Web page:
Results were tabulated using Excel® 2016 (Microsoft Corp.), and statistical analysis was performed with GraphPad Prism 5.0 (GraphPad Inc.). Frequencies, measures of central tendency, and dispersion were obtained during univariate analysis. ANOVA, Tukey’s test, and Pearson’s correlation coefficient were applied to investigate the experimental hypothesis. All tests were performed using a significance level of 5% ().

3. Results

3.1. Clinical Aspects

Individuals included in the present study were from the eastern Brazilian Amazon, State of Pará, Brazil. They presented clinical features characterized by alterations in tactile, thermal and/or pain sensitivity, and cutaneous lesions. These consisted of imprecise hypochromic spots, sometimes hypoesthetic in I, erythematous or erythematous-hypochromic plaques with sharp edges and usually anesthetic in TT, and diffuse, erythematous-violet or erythematous plaques, infiltrated, bright, and sometimes coalescing in LL.

3.2. Histopathology

The histopathological characteristics of the lesions were visible in the I focal lymphohistiocytic inflammatory infiltrate distributed around appendages, nervous fillets, and vessels; sometimes, they were positive by bacilloscopy. In TT lesions, granulomas consisted of clustered epithelioid cells, sometimes surrounded by a dense or mild lymphocytic halo, with bacillus-negative tissue. In LL lesions, a granulomatous infiltrate consisting of histiocytes and plasma cells was detected, extending along the entire upper dermis and surrounding nerves and blood vessels. Such extension of the infiltrate might compromise the deep dermis until the hypodermis, thus preventing macrophages from eliminating the bacilli and allowing them instead to accumulate in the cytoplasm, sometimes in globies as demonstrated by Ziehl-Neelsen staining (Figure 1).

Figure 1: Histopathological aspects of leprosy lesions in I, TT, and LL clinical forms showing mild to severe inflammatory lymphohistiocytic infiltrate and the bacillus stained by the method of Ziehl-Neelsen (200x). (a) Indeterminate leprosy; (b) tuberculoid leprosy; (c) lepromatous leprosy; (d) Ziehl-Neelsen staining.
3.3. Immunohistochemistry

Immunostaining revealed areas of brownish color in the cytoplasm when tissues were probed with antibodies against all markers and in the nucleus in the case of ATF6 and PERK.

Immunostaining quantification indicated a statistically significant difference between the I, TT, and LL clinical forms. Specifically, cell expression of GRP78/BiP was statistically higher in TT lesions (13.84 ± 3.9) than in LL lesions (10.41 ± 2.57) or in I lesions (8.96 ± 3.15). PERK expression was also higher in TT lesions (13.33 ± 3.68) than in LL (12.48 ± 3.77) or IL (7.49 ± 2.61) lesions; however, the difference was statistically significant only between TT and IL and LL and IL clinical forms, but not between TT and LL lesions. IRE1α was highly expressed in TT (12.21 ± 2.35), followed by LL (7.84 ± 1.14), and I (7.34 ± 2.17) lesions, with a statistically significant difference between TT and the other clinical forms (Figures 2 and 3 and Table 1). ATF6 was more expressed in TT (10.11 ± 2.38), followed by I (7.48 ± 1.77), and LL (6.93 ± 1.77) clinical forms, with statistical difference between TT and the other clinical presentations of leprosy.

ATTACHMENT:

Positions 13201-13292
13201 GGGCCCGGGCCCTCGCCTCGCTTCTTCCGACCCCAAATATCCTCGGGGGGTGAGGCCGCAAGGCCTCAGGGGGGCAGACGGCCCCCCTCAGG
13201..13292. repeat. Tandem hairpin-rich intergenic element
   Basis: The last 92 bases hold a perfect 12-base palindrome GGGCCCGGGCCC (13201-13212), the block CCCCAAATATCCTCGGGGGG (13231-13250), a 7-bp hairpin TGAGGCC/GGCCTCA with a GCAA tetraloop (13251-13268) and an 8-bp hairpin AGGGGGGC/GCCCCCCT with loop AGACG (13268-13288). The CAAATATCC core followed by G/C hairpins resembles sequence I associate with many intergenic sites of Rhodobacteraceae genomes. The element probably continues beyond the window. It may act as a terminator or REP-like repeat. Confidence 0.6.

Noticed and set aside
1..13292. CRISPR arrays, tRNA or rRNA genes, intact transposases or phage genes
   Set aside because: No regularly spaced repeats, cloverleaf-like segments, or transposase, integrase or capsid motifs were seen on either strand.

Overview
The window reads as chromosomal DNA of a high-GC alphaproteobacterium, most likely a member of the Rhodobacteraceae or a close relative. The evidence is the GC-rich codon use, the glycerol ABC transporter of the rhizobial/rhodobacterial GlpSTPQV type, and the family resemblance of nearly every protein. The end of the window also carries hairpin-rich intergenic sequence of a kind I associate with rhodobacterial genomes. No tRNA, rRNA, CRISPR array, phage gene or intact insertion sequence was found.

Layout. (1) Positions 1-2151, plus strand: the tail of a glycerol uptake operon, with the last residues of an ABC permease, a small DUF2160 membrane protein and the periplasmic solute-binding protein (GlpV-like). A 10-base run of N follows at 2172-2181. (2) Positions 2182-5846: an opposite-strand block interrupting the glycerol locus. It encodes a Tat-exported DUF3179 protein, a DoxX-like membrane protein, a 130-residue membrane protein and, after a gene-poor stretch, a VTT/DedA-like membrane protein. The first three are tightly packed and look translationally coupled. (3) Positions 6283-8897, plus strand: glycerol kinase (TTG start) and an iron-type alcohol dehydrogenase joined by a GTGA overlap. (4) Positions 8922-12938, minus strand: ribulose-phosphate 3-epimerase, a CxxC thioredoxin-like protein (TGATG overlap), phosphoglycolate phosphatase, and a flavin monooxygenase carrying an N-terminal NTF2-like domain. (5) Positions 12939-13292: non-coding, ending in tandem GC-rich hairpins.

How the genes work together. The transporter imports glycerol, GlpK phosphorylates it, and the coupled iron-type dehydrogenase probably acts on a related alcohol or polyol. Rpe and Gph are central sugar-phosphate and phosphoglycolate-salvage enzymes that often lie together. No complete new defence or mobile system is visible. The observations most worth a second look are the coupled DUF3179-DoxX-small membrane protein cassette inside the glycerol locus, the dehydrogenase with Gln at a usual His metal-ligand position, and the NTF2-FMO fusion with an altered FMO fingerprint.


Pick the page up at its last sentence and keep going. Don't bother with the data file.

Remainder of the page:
Figure 2: Immunohistochemistry for the ER stress markers in clinical forms I, TT, and LL of leprosy. Note that positive labeling is characterized by a brownish cytoplasmic pattern on granuloma cells (400x). (d) Indeterminate leprosy, GRP78/BiP antibody; (e) tuberculoid leprosy, GRP78/BiP antibody; (f) lepromatous leprosy, GRP78/BiP antibody; (j) indeterminate leprosy, PERK antibody; (k) tuberculoid leprosy, PERK antibody; (l) lepromatous leprosy, PERK antibody; (g) indeterminate leprosy, IRE1α antibody; (h) tuberculoid leprosy, IRE1α antibody; (i) lepromatous leprosy, IRE1α antibody; (a) indeterminate leprosy, ATF6 antibody; (b) tuberculoid leprosy, ATF6 antibody; (c) lepromatous leprosy, ATF6 antibody.
Figure 3: Mean and standard deviation of positive cell counts for ER stress markers in clinical forms of leprosy. Note that high expression was observed in TT clinical forms.
Table 1: Quantitative analysis of GRP78/BiP, PERK, IRE1α, and ATF6 levels according to the clinical form of leprosy.

According to parametric analysis, statistically significant values and a positive correlation were found for IRE1α and GRP78/BiP (; ), IRE1α and PERK (, ), ATF6 and PERK (; ), ATF6 and GRP78/BiP (; ), and ATF6 and IRE1α (, ) in the I form. A positive correlation was found also between the LL form for ATF6 and TT form for GRP78/BiP (; ) (Figure 4 and Table 2).

Figure 4: Statistically significant correlations between ER stress markers in I, TT, and LL clinical forms of leprosy.
Table 2: Correlation coefficient of the ER stress markers in TT, LL and I leprosy clinical forms.

4. Discussion